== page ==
The Future of Landmark Theatre

Last week, I discussed Sunshine Cinema which is a part of the Landmark Theatre independent movie chain. This week, I would like to venture deeper into the history of the chain, itself, and its current New York City chapter.

 

Parallax Theatres (previous name for Landmark Theatres) was conjured by a man named Kim Jorgensen in 1974. Jorgensen is an American film director from Copenhagen, Denmark and started his own theatre chain for independent films and everything alike. The first theatre opened in 1974 under the management of Jorgensen. With the use of an old movie theatre he housed the first of many Landmark Theatres.

According to Cinema Treasures, Nuart Theatre was built in 1930 and had an occupant capacity of 600; it opened its doors for the first time in 1931. Fox West Coast Theatres owned the space from 1941 until their departure from the lot in 1954. In the early 1970’s Jorgensen set prey on the space, purchasing it and making it his own cinematic paradise. It was more than just a theatre, it was a concept; a concept that was lacking in the American movie industry. He introduced to the country an art house theatre that was so versatile that it was bound to be loved by many. It wasn’t exclusive to the movies that were financially pumped with propaganda and almost destined to succeed with gross profits. It showed the films that were under-funded and under-advertised giving them a chance to be seen. The outcome was grand, which ultimately led to the concept growing into something bigger than the old theatre on Santa Monica Boulevard.

In 1989 Jorgensen sold his company to Todd Wagner (movie producer) and Mark Cuban (yes, the Shark Tank guy) and together they manage the chain under 2929 Entertainment.  Now, Landmark Theatres has fifty-six theatres dotting the country in 30 different cities.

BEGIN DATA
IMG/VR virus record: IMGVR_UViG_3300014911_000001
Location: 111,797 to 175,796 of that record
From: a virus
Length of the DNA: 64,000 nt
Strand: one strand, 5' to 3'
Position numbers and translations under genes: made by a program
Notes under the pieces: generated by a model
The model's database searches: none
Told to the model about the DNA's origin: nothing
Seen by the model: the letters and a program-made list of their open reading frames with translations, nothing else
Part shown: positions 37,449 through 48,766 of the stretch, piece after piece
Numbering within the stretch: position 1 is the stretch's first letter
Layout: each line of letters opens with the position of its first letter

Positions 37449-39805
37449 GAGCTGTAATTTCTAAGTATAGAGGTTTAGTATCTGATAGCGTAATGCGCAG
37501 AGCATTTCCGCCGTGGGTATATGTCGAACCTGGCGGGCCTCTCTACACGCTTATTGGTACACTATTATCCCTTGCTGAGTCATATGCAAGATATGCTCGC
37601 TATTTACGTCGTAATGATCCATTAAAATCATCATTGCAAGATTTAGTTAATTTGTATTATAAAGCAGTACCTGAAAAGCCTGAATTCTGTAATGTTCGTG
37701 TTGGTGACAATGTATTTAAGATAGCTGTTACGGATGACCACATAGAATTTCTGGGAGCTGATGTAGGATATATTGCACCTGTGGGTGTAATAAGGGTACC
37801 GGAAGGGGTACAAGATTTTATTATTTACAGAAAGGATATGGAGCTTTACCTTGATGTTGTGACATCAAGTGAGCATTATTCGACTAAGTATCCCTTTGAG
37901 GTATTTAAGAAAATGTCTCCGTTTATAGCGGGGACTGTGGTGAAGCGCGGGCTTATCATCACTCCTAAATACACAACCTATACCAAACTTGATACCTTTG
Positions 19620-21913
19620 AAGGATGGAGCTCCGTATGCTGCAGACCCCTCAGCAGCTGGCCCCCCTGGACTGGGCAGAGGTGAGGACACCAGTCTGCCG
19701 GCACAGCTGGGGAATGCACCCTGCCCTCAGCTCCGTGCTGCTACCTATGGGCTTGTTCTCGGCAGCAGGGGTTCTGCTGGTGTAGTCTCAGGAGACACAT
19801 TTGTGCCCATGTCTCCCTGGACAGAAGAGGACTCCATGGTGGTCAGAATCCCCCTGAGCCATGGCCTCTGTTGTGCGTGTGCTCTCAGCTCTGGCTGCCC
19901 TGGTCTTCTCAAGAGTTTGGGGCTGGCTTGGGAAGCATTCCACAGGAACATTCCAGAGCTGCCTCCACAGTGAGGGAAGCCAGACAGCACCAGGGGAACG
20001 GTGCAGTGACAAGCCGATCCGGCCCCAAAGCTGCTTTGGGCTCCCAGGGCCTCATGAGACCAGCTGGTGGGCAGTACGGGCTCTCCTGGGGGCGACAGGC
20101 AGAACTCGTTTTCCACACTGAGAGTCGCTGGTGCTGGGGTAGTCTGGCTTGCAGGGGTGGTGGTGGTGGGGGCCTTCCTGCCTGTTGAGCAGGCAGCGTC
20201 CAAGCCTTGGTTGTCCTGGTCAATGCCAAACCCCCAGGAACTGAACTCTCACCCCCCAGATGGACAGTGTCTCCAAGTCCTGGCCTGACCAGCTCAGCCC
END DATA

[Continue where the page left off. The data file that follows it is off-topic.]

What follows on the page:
The move into VIA 57 West seemed only innate since the main concept of the space was to create this type of self-dependent community that satisfies all types of everyday necessities and common pleasures.

The building, itself, was completed in 2016 and has already began to house people.

I’m not sure if this is just incidentally ironic, but the entire esthetic of the building was based upon the classic Copenhagen dwelling complex which is strangely reminiscent to Jorgensen’s cultural background. BIG (Bjarke Ingels Group) made the building to surround a courtyard in which all the services and trades would reside. One of the corners reaches for the sky like every other skyscraper in its surrounding. It towers over four hundred fifty feet in the air; this enables the inhabitants with clear views of the Hudson river.

At the foot of the structure lies the new cinematic neighbor, Landmark Theatre. It just opened its doors to the public on September 15, 2017. In its short life, it has already seen Q&A conferences with well known authors, directors, producers, and actors/actresses. Growing in potential and gaining popularity, the small theatre with 8 auditoriums, continues to flourish. It still holds that main concept of giving much needed light on the quickly over-looked and underappreciated films while capturing the most avant-garde approach to the movie theatre experience.

Although this new move means the close of one chapter, it also opens vast possibilities on an uncharted territory. May the young Landmark Theatre see as many good times as Sunshine Cinema did in retrospect. Only time will tell the true potential of the new location and new face of Landmark Theatres.

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